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Internationals flock to emergency housing: ‘I thought I was going to be homeless’

Beds at the Martinihouse emergency accommodation are rapidly filling up with international students. Finding a room in Groningen from abroad is near impossible, they say. ‘Nobody replied to my messages.’  

‘I’m desperate’, says Ethan Wong, a medicine student from China, as he is queuing up to sign a short-stay contract with housing company SSH. It’s been two months since he started searching for a student room through Facebook groups and rental platforms, but to no avail. ‘Nobody replied to my messages and I don’t know who’s actually lucky enough to find a room in Groningen.’ 

Ethan is not the only one who has had to take refuge at the Martinihouse emergency accommodation. As of Tuesday morning, 91 out of 125 beds were taken. ‘We accommodated sixty students the day we opened up, so we expect all the beds to be occupied by the end of the week’, one of the location managers says. She emphasizes that the Martinihouse is only a temporary solution: tenants are expected to find permanent housing and check out by mid-October.

No answer

Masa Faddah from Jordan has just moved into the accommodation after two months of fruitless house hunting from abroad. ‘I thought I was going to be homeless’, she says. ‘I looked at all the rental platforms and sent more than fifty messages on Facebook, and there was no answer whatsoever.’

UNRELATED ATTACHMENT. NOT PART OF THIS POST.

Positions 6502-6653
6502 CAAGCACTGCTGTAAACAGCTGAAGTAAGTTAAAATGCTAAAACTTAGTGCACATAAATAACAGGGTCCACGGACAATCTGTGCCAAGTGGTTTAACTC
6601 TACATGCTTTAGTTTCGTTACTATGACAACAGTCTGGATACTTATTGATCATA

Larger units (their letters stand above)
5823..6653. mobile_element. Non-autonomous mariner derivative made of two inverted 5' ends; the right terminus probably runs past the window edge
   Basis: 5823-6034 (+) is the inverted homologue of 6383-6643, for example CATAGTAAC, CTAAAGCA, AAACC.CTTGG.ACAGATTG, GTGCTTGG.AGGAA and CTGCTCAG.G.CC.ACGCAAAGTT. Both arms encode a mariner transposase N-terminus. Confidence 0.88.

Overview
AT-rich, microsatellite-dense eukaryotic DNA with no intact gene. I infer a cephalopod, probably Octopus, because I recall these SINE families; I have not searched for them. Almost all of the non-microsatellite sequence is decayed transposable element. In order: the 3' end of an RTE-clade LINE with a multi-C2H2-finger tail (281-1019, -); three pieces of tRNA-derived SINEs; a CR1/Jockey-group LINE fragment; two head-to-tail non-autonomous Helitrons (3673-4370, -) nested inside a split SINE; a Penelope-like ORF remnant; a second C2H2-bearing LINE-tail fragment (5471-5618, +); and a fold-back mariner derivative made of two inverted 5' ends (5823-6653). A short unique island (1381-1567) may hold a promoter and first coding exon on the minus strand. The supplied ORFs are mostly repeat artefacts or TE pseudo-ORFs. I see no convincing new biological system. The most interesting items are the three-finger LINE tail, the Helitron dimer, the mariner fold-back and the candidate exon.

The first-year student arrived in Groningen last week and secured her bed first thing on Sunday. She’s happy with her shared room, she says: it’s neat and there’s a private bathroom. 

Dutch bank account

Chemical engineering student Stavroula Fili from Greece wasn’t able to find a roof above her head from abroad, either. Even when she did get a reply from potential roommates, she didn’t stand a chance because she couldn’t attend the house viewing. 

She also had no luck with housing agencies and websites like Kamernet and Pararius. Since many of them required either a Dutch bank account or a Dutch phone number, she had no other option than to fly to the Netherlands and continue her search from the temporary accommodation.‘I hope I will find a place while staying here, because if I don’t, then I don’t know if I’ll be able to actually stay in Groningen for my studies.’  

Lucky 

But it’s not impossible to find a room, as Irish journalism master student Louis Brady proves. He, too, struggled to secure anything from abroad and started looking into temporary options. After he posted his story in a Facebook group, a few people reached out to him offering rooms in their parents’ houses in nearby villages. 

In the meantime, Louis moved to Groningen and got lucky. ‘I’ve had nothing for months and then, suddenly, I ended up having four viewings and even booked a room yesterday’, he says. ‘I’m very much relieved.’ 

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